A key issue for next-generation fusion reactors is the possible impact of many unstable Alfvén eigenmodes, wave-like disturbances produced by the fusion reactions that ripple through the plasma in doughnut-shaped fusion facilities called "tokamaks." Deuterium and tritium fuel react when heated to temperatures near 100 million degrees Celsius, producing high-energy helium ions called alpha particles that heat the plasma and sustain the fusion reactions.
These alpha particles are even hotter than the fuel and have so much energy that they can drive Alfvén eigenmodes that allow the particles to escape from the reaction chamber before they can heat the plasma. Understanding these waves and how they help alpha particles escape is a key research topic in fusion science.
If only one or two of these waves are excited in the reaction chamber, the effect on the alpha particles and their ability to heat the fuel is limited. However, theorists have predicted for some time that if many of these waves are excited, they can collectively throw out a lot of alpha particles, endangering the reactor chamber walls and the efficient heating of the fuel.
Recent experiments conducted on the DIII-D National Fusion Facility, which General Atomics operates for the U.S. Department of Energy (DOE) in San Diego, have revealed evidence that confirms these theoretical predictions. Losses of up to 40 percent of high-energy particles are observed in experiments when many Alfvén waves are excited by deuterium beam ions used to simulate alpha particles and higher-energy beam ions in a fusion reactor such as ITER, which is now under construction in the south of France.
In the wake of this research, physicists at the DOE's Princeton Plasma Physics Laboratory (PPPL) produced a quantitatively accurate model of the impact of these Alfvén waves on high-energy deuterium beams in the DIII-D tokamak. They used simulation codes called NOVA and ORBIT to predict which Alfvén waves would be excited and their effect on the confinement of the high-energy particles.
The researchers confirmed the NOVA modeling prediction that over 10 unstable Alfvén waves can be excited by the deuterium beams in the DIII-D experiment. Furthermore, in quantitative agreement with the experimental results, the modeling predicted that up to 40 percent of the energetic particles would be lost. The modeling demonstrated for the first time, in this type of high-performance plasma, that quantitatively accurate predictions can be made for the effect of multiple Alfvén waves on the confinement of energetic particles in the DIII-D tokamak.
"Our team confirmed that we can quantitatively predict the conditions where the fusion alpha particles can be lost from the plasma based on the results obtained from the modeling of the DIII-D experiments" said Gerrit Kramer, a PPPL research physicist and lead author of a paper that describes the modeling results in the May issue of the journal Nuclear Fusion.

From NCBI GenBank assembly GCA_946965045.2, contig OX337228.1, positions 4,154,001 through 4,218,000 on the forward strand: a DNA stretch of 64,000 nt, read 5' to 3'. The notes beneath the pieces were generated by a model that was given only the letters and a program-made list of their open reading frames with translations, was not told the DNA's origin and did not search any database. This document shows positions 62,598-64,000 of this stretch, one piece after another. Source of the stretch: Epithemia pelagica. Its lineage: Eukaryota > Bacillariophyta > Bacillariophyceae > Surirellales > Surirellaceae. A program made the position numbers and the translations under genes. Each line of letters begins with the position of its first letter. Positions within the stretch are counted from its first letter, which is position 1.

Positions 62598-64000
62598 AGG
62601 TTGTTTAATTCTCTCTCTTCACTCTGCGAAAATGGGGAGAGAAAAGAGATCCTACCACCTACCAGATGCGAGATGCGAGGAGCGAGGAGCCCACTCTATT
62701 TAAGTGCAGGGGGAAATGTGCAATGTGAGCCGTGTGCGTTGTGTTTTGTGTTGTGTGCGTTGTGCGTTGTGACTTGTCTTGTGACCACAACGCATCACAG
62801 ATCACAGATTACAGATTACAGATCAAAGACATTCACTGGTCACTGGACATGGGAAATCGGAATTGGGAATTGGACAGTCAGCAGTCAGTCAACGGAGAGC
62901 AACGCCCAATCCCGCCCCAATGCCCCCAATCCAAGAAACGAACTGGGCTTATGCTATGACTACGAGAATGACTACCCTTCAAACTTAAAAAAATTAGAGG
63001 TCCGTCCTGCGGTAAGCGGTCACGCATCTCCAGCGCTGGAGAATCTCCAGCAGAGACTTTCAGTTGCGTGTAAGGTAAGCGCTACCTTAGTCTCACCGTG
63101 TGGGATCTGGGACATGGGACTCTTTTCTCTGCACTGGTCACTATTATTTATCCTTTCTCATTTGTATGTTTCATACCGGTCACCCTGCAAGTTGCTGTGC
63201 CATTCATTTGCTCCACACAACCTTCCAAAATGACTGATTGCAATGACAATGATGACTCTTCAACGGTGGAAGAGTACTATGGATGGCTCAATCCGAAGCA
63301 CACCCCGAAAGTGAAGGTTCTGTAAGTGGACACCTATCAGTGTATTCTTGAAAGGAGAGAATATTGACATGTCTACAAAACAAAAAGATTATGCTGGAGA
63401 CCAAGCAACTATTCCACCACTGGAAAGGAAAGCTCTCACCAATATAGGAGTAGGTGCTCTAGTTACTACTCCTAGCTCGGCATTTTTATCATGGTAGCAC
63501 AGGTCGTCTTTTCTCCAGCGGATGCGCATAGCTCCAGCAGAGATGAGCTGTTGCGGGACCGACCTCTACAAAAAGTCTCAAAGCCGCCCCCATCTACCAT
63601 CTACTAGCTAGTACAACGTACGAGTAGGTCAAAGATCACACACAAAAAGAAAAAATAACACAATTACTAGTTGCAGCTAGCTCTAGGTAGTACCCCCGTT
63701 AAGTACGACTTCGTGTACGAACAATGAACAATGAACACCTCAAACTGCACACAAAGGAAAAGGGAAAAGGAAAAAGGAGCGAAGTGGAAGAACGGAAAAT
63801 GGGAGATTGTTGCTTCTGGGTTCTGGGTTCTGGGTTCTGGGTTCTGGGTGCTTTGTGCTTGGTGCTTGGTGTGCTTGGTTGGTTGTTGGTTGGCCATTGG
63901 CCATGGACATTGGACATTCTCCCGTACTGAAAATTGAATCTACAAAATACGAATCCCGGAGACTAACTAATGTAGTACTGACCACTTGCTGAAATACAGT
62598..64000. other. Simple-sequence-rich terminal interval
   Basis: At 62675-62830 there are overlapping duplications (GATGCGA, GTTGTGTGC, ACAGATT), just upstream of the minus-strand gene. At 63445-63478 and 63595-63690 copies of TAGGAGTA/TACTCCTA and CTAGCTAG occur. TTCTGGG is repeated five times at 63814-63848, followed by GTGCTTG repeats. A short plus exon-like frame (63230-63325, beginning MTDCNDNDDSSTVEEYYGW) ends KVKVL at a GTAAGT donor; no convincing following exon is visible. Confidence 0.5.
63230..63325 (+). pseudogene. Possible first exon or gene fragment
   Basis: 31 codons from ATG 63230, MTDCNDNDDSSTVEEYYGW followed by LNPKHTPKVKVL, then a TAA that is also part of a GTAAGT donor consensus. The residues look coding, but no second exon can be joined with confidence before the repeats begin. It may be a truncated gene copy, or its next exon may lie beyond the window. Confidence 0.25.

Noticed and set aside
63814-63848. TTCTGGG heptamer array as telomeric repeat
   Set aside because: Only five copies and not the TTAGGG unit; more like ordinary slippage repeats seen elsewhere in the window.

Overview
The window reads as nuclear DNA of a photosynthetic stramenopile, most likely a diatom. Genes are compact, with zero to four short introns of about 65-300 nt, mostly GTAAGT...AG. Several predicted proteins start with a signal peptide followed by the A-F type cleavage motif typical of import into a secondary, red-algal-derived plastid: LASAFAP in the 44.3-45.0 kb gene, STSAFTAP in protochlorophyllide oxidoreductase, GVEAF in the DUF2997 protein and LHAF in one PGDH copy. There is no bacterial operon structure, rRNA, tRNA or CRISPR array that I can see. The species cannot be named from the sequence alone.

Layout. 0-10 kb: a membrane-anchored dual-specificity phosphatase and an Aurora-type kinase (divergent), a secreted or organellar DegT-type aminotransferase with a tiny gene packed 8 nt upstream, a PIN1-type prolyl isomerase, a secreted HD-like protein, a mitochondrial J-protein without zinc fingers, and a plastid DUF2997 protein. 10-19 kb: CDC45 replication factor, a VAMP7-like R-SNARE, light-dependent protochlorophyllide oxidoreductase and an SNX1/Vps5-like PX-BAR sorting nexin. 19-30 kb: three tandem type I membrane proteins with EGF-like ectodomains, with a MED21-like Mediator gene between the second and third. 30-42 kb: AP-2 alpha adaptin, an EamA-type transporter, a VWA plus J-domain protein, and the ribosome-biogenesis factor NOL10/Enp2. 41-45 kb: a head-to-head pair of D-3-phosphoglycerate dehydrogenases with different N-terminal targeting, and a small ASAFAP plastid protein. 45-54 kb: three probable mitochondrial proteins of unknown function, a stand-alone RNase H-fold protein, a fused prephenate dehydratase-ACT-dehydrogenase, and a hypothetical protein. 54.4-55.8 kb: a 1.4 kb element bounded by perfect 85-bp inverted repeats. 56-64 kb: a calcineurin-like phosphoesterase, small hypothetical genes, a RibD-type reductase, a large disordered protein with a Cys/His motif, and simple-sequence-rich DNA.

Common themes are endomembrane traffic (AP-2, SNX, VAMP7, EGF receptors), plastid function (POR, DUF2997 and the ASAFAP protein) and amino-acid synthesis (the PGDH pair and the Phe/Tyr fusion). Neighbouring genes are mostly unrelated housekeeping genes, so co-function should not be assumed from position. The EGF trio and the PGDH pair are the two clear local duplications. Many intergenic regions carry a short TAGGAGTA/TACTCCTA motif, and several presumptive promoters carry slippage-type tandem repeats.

The joint findings marked a potentially large advance in comprehension of the process. "These results show that we now have a strong understanding of the individual waves excited by the energetic particles and how these waves work together to expel energetic particles from the plasma," said physicist Raffi Nazikian, head of the ITER and Tokamaks Department at PPPL and leader of the laboratory's collaboration with DIII-D.
The NOVA+ORBIT model further indicated that certain plasma conditions could dramatically reduce the number of Alfvén waves and hence lower the energetic-particle losses. Such waves and the losses they produce could be minimized if the electric current profile in the center of the plasma could be broadened, according to the analysis presented in the scientific article.
Experiments to test these ideas for reducing energetic particle losses will be conducted in a following research campaign on DIII-D. "New upgrades to the DIII-D facility will allow for the exploration of improved plasma conditions," Nazikian said. "New experiments are proposed to access conditions predicted by the theory to reduce energetic particle losses, with important implications for the optimal design of future reactors."
The DOE Office of Science supported this research. Members of the research team contributing to the published article included scientists from PPPL, General Atomics, Lawrence Livermore National Laboratory and the University of California, Irvine.
PPPL, on Princeton University's Forrestal Campus in Plainsboro, N.J., is devoted to creating new knowledge about the physics of plasmas -- ultra-hot, charged gases -- and to developing practical solutions for the creation of fusion energy. The Laboratory is managed by the University for the U.S. Department of Energy's Office of Science, which is the largest single supporter of basic research in the physical sciences in the United States, and is working to address some of the most pressing challenges of our time. For more information, please visit science.energy.gov